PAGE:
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In 2006, ophysical therapist John Pallof showed Eric Cressey and Tony Gentilcore the belly press (now the Pallof Press) when they were both getting Cressey Performance off the ground. And just like that, the Pallof press as you know it was born.
The Pallof press, no matter the variation, trains anti-rotation, anti-lumbar extension, and posterior pelvic tilt, simulating forces that occur during squats and deadlifts and in daily life also.
This is a fantastic exercise that covers a lot of bases and deserves a place in your training. Here we will explain:
The Pallof press is an anti-rotation exercise that trains the larger and smaller muscles around the spine to resist rotation. This exercise has you hold a resistance band or cable in front of your torso while pressing it out and back. This tension pulls you toward the anchor point and your core resists to keep your torso front on.
Since your lower back is not designed for rotation, this is a great exercise to resist the forces placed on the spine by exercises such as squats and deadlifts. Plus, it’s great if you’re paid to play because it builds the required core strength to cope with changes of directions and throwing or hitting with power without getting hurt.
Although this movement trains the muscles that resist rotation, it trains multiple important upper- and lower-body muscles.
There are always forces happening on your spine whether you’re lifting or playing. The better you can resist these forces, the better you will move and the more weight you will lift. Resisting outside forces is one of few important benefits it provides. And here are a few more.
The Pallof press seems simple enough. You press the band out and in for a few reps and then crush your deadlifts, correct? Yes, it is simple but there are three important points to keep in mind:
Below are three ways to program the Pallof press into your training, allowing you the flexibility to use them where they benefit you the most.
1A. Pallof press: 12 reps (each side)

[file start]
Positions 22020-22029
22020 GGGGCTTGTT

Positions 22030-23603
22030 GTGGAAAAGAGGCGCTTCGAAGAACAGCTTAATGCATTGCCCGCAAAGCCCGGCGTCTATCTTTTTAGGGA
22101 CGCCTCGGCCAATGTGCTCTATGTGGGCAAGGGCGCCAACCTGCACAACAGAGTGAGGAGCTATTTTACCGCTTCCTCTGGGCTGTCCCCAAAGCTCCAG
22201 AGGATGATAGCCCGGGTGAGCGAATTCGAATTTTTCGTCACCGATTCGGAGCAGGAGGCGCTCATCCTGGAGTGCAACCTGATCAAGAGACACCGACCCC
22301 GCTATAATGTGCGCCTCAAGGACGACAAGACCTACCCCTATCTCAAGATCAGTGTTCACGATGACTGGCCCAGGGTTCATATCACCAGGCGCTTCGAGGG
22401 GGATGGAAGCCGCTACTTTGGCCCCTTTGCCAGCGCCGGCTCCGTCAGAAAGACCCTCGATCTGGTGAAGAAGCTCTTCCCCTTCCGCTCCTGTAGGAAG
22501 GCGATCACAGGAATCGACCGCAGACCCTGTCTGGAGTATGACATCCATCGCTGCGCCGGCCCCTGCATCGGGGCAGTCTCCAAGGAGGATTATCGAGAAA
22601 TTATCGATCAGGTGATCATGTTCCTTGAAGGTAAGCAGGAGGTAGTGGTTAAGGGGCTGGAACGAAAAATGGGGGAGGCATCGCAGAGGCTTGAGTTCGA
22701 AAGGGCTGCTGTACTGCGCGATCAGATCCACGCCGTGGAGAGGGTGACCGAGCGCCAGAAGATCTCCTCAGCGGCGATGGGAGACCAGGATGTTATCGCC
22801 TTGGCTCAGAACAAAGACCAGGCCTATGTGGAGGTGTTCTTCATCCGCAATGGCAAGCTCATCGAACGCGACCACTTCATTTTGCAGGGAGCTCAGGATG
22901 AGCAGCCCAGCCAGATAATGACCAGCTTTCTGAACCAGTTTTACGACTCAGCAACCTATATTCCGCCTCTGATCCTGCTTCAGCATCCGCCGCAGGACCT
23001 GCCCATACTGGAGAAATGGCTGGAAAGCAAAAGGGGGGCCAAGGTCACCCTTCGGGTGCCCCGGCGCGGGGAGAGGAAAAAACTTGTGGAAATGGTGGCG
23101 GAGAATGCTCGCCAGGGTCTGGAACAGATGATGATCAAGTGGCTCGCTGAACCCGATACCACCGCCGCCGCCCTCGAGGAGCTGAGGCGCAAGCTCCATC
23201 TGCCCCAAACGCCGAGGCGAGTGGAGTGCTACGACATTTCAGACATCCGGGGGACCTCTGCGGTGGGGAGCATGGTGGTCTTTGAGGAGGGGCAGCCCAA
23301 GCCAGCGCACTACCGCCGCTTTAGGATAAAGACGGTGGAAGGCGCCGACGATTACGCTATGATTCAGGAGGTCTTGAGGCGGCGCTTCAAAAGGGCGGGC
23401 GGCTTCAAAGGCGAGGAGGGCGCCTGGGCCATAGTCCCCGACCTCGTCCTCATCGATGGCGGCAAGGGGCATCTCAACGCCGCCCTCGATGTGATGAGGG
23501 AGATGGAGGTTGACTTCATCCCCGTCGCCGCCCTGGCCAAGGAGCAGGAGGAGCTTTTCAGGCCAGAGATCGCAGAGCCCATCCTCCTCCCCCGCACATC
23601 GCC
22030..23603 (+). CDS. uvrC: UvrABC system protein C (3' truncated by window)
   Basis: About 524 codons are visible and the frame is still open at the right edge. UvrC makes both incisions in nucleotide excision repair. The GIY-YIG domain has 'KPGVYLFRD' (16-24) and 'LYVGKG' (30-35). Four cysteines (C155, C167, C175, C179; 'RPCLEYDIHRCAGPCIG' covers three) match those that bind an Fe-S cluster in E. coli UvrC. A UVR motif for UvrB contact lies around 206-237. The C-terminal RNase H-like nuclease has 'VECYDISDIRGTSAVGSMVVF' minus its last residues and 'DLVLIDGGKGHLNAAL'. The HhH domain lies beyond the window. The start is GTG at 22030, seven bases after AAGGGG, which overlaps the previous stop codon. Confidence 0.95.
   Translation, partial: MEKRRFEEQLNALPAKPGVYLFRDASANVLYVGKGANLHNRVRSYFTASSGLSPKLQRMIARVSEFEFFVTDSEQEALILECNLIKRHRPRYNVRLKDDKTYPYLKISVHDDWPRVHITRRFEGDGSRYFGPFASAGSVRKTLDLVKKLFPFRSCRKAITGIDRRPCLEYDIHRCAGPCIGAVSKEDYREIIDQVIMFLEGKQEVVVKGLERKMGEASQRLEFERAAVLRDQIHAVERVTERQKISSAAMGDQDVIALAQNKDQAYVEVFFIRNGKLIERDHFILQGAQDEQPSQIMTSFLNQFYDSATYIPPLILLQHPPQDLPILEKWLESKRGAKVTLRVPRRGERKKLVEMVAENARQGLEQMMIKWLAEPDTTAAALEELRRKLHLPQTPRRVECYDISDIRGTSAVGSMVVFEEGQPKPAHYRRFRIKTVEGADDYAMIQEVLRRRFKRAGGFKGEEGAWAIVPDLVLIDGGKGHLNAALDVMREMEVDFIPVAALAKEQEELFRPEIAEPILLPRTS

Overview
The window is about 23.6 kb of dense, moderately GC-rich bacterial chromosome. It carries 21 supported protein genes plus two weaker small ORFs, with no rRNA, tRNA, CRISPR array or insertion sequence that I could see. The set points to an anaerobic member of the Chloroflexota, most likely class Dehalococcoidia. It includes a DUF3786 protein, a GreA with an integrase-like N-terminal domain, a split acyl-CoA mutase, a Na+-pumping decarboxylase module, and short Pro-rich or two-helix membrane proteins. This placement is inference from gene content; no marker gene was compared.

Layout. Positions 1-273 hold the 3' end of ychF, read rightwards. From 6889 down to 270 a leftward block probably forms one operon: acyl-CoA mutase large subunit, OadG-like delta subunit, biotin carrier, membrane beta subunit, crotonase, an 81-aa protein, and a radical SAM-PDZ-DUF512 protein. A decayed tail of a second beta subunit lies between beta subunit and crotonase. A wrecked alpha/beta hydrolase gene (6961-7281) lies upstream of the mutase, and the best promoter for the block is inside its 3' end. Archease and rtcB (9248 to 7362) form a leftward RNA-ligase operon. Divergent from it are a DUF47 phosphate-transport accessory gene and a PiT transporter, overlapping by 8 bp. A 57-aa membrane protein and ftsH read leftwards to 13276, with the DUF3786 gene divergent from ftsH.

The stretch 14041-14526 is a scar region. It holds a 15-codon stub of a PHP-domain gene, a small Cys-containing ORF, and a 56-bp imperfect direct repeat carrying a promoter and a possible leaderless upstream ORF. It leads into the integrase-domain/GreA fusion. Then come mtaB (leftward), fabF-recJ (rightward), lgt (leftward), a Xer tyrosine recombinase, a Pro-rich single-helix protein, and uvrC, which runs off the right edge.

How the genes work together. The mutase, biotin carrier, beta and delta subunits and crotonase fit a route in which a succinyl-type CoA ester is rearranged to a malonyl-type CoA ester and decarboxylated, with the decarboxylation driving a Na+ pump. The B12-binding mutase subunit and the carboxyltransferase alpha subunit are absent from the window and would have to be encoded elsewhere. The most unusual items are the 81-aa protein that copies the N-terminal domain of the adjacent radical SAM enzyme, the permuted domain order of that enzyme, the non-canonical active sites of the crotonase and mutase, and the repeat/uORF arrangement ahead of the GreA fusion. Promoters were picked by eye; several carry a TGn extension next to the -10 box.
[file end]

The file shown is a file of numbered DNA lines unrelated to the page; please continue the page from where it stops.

1B. Farmer’s carry: 40 yards
1C. Ab-wheel rollout: 8-12 reps
The key with the Pallof press is to prime the body for the work ahead and not exhaust it. Anywhere from one to three sets using a rep range of between eight to 15 reps works well.
This exercise is not a strength exercise but an exercise to challenge and strengthen the core. So, start with a resistance you can comfortably handle with good form and when this feels easy then use more resistance or more reps.
The Pallof press is a versatile exercise where changing your body position and changing the angle of the pull helps improve hip mobility, core stability, and reinforces good technique with exercises such as squats, deadlifts, and overhead presses. Here are three examples.
Two factors for effective deadlifting are full-body tension and hip mobility. When you think of hip mobility, the glutes and the hip flexors get most of the love and the adductors are often forgotten about. But the adductors play a vital role in flexing/extending the hip and if they’re “tight” then getting adequate hip flexion and extension to dominate the deadlift becomes a problem.
The split-stance Pallof press will give your adductors an active stretch, fire up your glutes, turns on the muscles responsible for spinal stability. All this makes it a great exercise to pair with squats and deadlifts.
The half kneeling position with its narrow base of support increases the demand of the core and hip stabilizers. And pairing this with the Pallof press adds to this because the stabilizers must fight the added rotational forces. The half kneeling position needs good hip flexion, hip extension, and core stability to do well and the Pallof press makes this better.
Improving core stability and hip mobility is a sure way to squat and deadlift safely with good technique.
When you’re cranking out the last rep or two on the overhead press, two things usually happen. The lower back arches heavily and lower rib cage starts protruding. This is not great because compromising technique for ego and gains may lead to injury. Avoid this by grooving the overhead pattern with the tall kneeling overhead Pallof press.
For both exercises to be performed well you will need to:
It makes perfect sense to pair these exercises together to improve overhead pressing form while protecting your lower back.